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When your employees want to take a sick day, can you require them to give proof that they were sick?
With mandatory sick laws being passed in various cities and states, business owners have real reason to re-examine their sick day policies. Chief among these considerations is what kind of proof, if any, companies should require of their employees in order to take sick time off.
Let's examine some of the legal principles behind requiring proof for sick days.
While California and various cities have legislated mandatory paid sick leave (with some exceptions), there is still no federal law that requires employers to give employees paid sick leave. In fact, various states have actually barred cities and counties from passing mandatory sick day laws, so the policy field is far from decided.
In the meantime, your business should make sure to comply with the laws in your city and state, regardless of how much or little it requires of your employees. For example, California's Healthy Workplaces, Healthy Families Act of 2014 only requires that employees give "reasonable advance notification" of a foreseeable need for paid sick leave; the law makes no mention of an employer's ability to ask for any form of proof, like a doctor's note.
If your state or city law requires employers to provide paid sick days for health conditions or preventative care, denying a request for a lack of proof may be against the law.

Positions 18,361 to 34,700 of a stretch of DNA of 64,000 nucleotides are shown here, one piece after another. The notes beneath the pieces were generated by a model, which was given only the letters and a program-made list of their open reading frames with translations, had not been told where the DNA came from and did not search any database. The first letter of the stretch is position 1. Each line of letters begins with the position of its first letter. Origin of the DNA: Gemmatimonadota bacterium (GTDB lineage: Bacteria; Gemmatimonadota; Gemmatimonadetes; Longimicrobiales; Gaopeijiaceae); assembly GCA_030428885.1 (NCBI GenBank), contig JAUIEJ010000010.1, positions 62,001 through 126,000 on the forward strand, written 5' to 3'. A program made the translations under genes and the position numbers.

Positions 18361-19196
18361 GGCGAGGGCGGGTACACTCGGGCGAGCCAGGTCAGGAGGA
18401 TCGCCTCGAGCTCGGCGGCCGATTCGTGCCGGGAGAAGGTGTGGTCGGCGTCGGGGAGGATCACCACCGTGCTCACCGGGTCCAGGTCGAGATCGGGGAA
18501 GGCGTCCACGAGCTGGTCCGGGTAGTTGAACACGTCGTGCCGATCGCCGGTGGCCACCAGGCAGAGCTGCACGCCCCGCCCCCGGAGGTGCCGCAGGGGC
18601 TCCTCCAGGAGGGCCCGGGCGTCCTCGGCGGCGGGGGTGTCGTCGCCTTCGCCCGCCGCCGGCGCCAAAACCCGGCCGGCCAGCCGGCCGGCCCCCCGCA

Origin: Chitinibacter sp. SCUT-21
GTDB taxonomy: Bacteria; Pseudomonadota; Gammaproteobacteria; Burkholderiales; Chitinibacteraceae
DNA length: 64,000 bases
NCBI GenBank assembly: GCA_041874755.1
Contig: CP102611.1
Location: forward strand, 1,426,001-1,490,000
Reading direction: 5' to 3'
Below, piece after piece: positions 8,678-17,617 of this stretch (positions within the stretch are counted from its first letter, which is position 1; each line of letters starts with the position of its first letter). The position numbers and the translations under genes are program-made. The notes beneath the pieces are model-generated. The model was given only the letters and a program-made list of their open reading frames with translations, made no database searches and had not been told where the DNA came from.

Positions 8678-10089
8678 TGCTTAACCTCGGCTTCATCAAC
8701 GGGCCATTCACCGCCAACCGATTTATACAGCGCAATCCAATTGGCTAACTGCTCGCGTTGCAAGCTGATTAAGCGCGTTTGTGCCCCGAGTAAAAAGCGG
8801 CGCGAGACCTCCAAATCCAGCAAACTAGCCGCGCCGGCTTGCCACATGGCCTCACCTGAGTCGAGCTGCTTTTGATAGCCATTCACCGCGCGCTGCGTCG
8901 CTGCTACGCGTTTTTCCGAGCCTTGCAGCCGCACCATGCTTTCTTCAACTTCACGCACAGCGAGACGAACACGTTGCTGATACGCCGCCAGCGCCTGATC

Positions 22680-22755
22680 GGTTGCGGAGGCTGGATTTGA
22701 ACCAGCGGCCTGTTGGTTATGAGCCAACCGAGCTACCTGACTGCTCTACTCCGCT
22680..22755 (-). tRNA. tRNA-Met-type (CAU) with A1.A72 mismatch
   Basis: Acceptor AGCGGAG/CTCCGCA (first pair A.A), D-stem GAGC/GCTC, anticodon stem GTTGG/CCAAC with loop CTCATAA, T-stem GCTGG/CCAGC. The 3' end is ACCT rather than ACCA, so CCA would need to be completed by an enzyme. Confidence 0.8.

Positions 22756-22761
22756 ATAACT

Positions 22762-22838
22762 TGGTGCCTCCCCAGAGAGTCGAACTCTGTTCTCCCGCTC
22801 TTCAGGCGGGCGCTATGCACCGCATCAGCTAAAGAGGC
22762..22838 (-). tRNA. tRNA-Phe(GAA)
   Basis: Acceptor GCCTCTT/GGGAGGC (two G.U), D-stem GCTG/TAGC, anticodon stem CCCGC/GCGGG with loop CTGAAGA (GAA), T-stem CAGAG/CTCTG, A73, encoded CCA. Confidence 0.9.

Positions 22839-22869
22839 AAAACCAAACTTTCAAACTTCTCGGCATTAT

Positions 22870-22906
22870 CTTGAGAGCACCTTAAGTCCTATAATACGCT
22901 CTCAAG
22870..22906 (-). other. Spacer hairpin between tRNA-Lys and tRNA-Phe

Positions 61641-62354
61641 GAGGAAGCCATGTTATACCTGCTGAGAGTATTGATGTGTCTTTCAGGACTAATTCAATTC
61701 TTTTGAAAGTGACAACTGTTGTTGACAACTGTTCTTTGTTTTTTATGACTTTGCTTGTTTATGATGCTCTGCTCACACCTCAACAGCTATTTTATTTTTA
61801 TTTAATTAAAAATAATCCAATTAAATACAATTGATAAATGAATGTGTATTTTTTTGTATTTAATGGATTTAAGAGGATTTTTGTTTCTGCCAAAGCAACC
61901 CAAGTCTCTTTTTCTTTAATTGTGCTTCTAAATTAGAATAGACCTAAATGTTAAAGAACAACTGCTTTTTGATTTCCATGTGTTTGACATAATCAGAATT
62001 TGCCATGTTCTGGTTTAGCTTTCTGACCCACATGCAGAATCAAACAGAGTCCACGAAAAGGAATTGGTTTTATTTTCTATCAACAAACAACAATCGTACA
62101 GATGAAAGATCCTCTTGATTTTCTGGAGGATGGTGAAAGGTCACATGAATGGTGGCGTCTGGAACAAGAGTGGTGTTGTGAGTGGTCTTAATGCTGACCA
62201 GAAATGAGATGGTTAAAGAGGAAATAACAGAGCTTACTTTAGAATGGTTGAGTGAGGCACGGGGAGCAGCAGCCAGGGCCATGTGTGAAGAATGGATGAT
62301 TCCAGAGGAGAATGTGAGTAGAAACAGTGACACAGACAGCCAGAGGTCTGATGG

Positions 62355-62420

Employees who want to take extended unpaid sick leave under the Family and Medical Leave Act (FMLA) do need to provide proof under federal law, if an employer requests it. Workers typically have 15 days to provide certification that the FMLA leave requested is for a qualifying reason (e.g., surgery, physical therapy, etc.), which may include something like a doctor's note.
Keep in mind, however, that most of the responsibility in approving FMLA leave is on you as the employer, not your employees.
Make sure that whatever laws govern your business, your sick day policy is consistent. If an employee has a future request for sick time for a medical appointment, either ask for a doctor's note in all cases or in none. Emailing yearly reminders or posting flyers clearly describing your company's sick leave policy is also good way to avoid confusion and ward off future lawsuits.
Remember that your employees are human beings and try to enact a sick day policy that is compassionate, not overly demanding.
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